21 June 2008 | dglink
The Girls Steal Unfocused Boy-Boy Romance
Although earnest and well meaning, "The Trip" eventually falls victim to a series of preposterous plot turns and derivative rip-offs of other movies. Set in the 1970's and early 1980's, a romance develops between gay activist Tommy and closeted Republican writer Alan. Opposites do attract, and the appealing leads, which are played by Larry Sullivan and Steve Braun, have chemistry and try hard to make the absurd seem convincing. When Alan's book, which is critical of gay rights, is published without his consent, the work undercuts Tommy's political activism. However, the two men, who have been together several years at this point, never discuss the matter or work toward a solution. Evidently, their relationship takes a back seat to everything else, which, in this film, includes even the proverbial kitchen sink. Without revealing too much of the convoluted plot, a "Thelma and Louise" spree unexpectedly develops in Mexico, Alan's mother breaks in on a dinner party and takes to looting the silverware, and an airline ticket clerk turns into a Medusa when Tommy coughs during check-in. Do not even ask how these segments fit together.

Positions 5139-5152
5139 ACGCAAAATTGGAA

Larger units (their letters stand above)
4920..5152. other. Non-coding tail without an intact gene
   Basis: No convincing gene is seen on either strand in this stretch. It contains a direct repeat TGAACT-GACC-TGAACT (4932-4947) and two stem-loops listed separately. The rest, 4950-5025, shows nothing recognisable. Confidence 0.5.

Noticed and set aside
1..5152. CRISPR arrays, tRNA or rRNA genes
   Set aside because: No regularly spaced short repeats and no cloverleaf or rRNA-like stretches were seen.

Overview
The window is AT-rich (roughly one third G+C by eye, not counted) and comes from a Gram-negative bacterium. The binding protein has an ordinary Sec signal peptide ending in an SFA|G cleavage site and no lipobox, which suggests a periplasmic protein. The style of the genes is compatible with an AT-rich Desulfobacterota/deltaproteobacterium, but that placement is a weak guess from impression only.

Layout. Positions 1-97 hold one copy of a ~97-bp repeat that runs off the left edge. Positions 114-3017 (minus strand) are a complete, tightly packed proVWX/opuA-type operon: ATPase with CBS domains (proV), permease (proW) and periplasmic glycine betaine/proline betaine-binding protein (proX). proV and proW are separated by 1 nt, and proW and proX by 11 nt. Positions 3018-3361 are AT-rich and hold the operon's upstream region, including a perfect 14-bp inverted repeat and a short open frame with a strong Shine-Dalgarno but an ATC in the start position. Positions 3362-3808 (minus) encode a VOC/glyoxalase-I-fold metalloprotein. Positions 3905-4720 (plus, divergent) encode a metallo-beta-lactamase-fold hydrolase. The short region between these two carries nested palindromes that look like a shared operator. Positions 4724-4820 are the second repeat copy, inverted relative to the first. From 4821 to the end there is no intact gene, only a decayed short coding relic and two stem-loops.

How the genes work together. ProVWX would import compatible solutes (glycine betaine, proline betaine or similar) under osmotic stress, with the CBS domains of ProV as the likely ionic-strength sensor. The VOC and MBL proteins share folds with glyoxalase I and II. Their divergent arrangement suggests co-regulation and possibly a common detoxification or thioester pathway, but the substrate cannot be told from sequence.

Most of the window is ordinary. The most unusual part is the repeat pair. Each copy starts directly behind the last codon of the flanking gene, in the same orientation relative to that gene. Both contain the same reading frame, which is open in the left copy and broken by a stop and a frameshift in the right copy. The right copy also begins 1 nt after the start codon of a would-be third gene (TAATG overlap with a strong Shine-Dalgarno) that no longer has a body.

Director-writer Miles Swain had too many ideas swirling around simultaneously. Instead of focusing on the evolving relationship between Tommy and Alan, Swain wanders all over the gay landscape. Fortunately, he does find some amusing characters, especially a spacey Valley Girl, wonderfully played by Sirena Irwin; her initial encounter with Tommy is one of the film's best scenes. Jill St. John also has a great time as Alan's free-spirited mother, and she enlivens every scene she steals. Unfortunately, Alexis Arquette fills the requisite dizzy-queen stereotype, and his over-the-top performance eventually grates.
Swain evidently never decided if "The Trip" was to be a comedy, a romance, or a political discourse, because the film rambles into each genre without developing any focus. While the movie is generally entertaining, especially for undemanding fans of PG-rated gay-romances, Swain's work is less than the sum of its parts. Although actresses St. John and Irwin walk off with the honors in a boy-boy romance, Sullivan and Braun hold their own when on their own. If viewers can suspend disbelief for 90 minutes, they may be modestly entertained. However, whatever their feelings about the film, everyone will keep "The Trip" near the TV just to replay the priceless scene when Anita Bryant received a pie in the face.